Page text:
“I believe in America,” an unseen voice exclaims. After which, a dull, amber-colored light illuminates the person speaking: a man with a comb-over in his mid-50s, dressed in a black tuxedo and winged collar. The camera now begins to pull back — slowly and deliberately — matching the cadences of the man’s speech. The speaker resumes his story. “America has made my fortune. And I raised my daughter in the American fashion.”
While he is speaking, the camera continues to spend an inordinate amount of time studying the man’s features: his dark eyes, his pursed lips, his foreign accent, his distressed tone, and his obvious discomfort at having to beg for a favor from the dreaded Don Vito Corleone. The man telling his tale of woe is the sorrowful undertaker Bonasera (Salvatore Corsitto), who informs Don Corleone of how his beloved daughter was attacked and nearly raped by two young men, one of whom was her boyfriend. “She resisted. She kept her honor,” he exclaims, his eyes glowing with pride, but, as Bonasera then reveals, “they beat her like an animal.” He starts to weep.
Seconds later, with the camera pulling back, the blurred, shadowy form of a figure is seen at left. The figure signals with his right hand for one of the listeners in the room to provide the undertaker with some refreshment. Continuing to pull back, the camera now shows Bonasera in his chair growing smaller and smaller before our eyes, while the figure at left starts to take shape behind a desk, looming larger and larger in comparison.
And so begins one of the most influential Hollywood films of the seventies, with the cautiously chosen words of the undertaker Amerigo Bonasera making a desperate plea for justice in Don Corleone’s inner sanctum. This scene, so memorable in its outcome and so carefully constructed and paced by the actors and crew, sets the stage for what is to come. It broadcasts the undisputed fact of the godfather’s hold on men, only to see that hold slip away and deteriorate with the unraveling his realm by others.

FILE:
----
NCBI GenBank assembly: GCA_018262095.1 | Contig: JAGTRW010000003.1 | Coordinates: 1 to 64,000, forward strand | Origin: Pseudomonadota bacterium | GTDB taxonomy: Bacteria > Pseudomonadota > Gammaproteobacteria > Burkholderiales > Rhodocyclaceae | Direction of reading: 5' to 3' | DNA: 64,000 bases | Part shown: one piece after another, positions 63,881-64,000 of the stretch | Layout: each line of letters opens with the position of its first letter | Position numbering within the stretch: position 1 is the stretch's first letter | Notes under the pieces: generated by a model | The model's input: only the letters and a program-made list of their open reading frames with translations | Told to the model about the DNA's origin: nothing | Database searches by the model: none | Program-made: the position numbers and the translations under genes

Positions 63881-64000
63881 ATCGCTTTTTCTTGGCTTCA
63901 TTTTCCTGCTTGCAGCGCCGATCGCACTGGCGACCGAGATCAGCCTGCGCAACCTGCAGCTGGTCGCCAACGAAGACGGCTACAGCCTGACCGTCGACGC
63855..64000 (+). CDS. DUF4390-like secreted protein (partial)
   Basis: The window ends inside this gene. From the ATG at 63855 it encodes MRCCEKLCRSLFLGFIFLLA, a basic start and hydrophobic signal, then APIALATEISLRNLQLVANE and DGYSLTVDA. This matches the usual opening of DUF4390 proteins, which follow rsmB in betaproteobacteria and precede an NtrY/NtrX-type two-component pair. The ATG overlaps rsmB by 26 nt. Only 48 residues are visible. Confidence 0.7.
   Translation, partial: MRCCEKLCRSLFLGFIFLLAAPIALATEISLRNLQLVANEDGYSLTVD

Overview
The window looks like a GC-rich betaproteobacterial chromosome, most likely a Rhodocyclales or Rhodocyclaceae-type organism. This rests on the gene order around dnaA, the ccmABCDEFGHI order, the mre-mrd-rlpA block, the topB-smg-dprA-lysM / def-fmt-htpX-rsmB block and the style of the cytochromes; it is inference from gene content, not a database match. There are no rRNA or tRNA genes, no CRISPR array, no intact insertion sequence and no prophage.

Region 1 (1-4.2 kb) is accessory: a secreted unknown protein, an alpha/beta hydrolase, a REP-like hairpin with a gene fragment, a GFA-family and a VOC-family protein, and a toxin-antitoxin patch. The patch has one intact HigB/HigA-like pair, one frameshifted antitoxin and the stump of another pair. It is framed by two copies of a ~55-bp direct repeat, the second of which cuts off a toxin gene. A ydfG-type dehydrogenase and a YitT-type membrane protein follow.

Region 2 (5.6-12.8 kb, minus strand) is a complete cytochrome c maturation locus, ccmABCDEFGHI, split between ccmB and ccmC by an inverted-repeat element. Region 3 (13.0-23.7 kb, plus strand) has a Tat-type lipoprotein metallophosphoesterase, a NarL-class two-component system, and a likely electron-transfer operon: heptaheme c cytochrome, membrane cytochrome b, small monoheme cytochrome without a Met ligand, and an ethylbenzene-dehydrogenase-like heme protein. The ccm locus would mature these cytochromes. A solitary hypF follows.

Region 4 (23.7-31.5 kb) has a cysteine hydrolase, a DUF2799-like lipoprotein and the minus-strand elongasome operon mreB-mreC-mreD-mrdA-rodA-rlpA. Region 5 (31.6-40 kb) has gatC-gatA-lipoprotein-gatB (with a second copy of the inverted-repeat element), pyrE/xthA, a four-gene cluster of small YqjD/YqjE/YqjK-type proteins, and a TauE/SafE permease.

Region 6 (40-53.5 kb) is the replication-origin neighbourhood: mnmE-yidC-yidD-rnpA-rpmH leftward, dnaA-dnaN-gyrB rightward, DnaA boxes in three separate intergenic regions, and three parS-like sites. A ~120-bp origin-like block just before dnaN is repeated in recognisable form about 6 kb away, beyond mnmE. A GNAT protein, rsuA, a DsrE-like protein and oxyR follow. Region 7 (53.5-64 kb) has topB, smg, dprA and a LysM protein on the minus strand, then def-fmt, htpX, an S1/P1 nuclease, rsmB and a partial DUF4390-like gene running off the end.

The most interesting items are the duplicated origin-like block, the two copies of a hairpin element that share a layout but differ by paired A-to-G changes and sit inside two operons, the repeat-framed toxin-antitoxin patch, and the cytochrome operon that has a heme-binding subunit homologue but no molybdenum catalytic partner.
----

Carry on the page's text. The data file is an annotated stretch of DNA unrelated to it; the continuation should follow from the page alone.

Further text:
Francis Ford Coppola’s directing career took off like a rocket as a result of this film’s unprecedented popularity and success. It made him and Paramount Pictures a bigger fortune than either of them could ever have imagined. Mario Puzo’s pulp novel The Godfather – not exactly high art or intellectually challenging as great literature – came to passionate life in Coppola’s now-classic depiction of the Sicilian-American underworld (we know what he meant, even though the word “Mafia” is never uttered).
Postwar America is the setting for this violent tale of Don Corleone, the godfather of the title, who lords it over his crime syndicate as one of the heads of the five New York “families.” Gambling, prostitution, murder incorporated, judges in their hip pockets, and nefarious bribery schemes are the syndicate’s life blood. The men who work for this syndicate are bound to each other by their adherence to a code of honor. But incredibly, the godfather refuses to dabble in illegal drugs, which makes Don Corleone out to be a beggar among thieves. His unequivocal stand against dope dealing lands him and his family in hot water with the opposing forces longing to take over his territory. And honor to a code, as we learn in the end, can both be adhered to or not.
Played by the legendary method-actor Marlon Brando, the Don is power personified: a lift of his hand, a cock of the head, a mere whisper into someone’s ear, and his slightest whim is dutifully obeyed and carried out, especially by head enforcer Luca Brasi (former wrestler Lenny Montana). Both are giants among mortals, or so they are meant to appear. But it’s all an illusion, wiped away by the necessities of their chosen profession.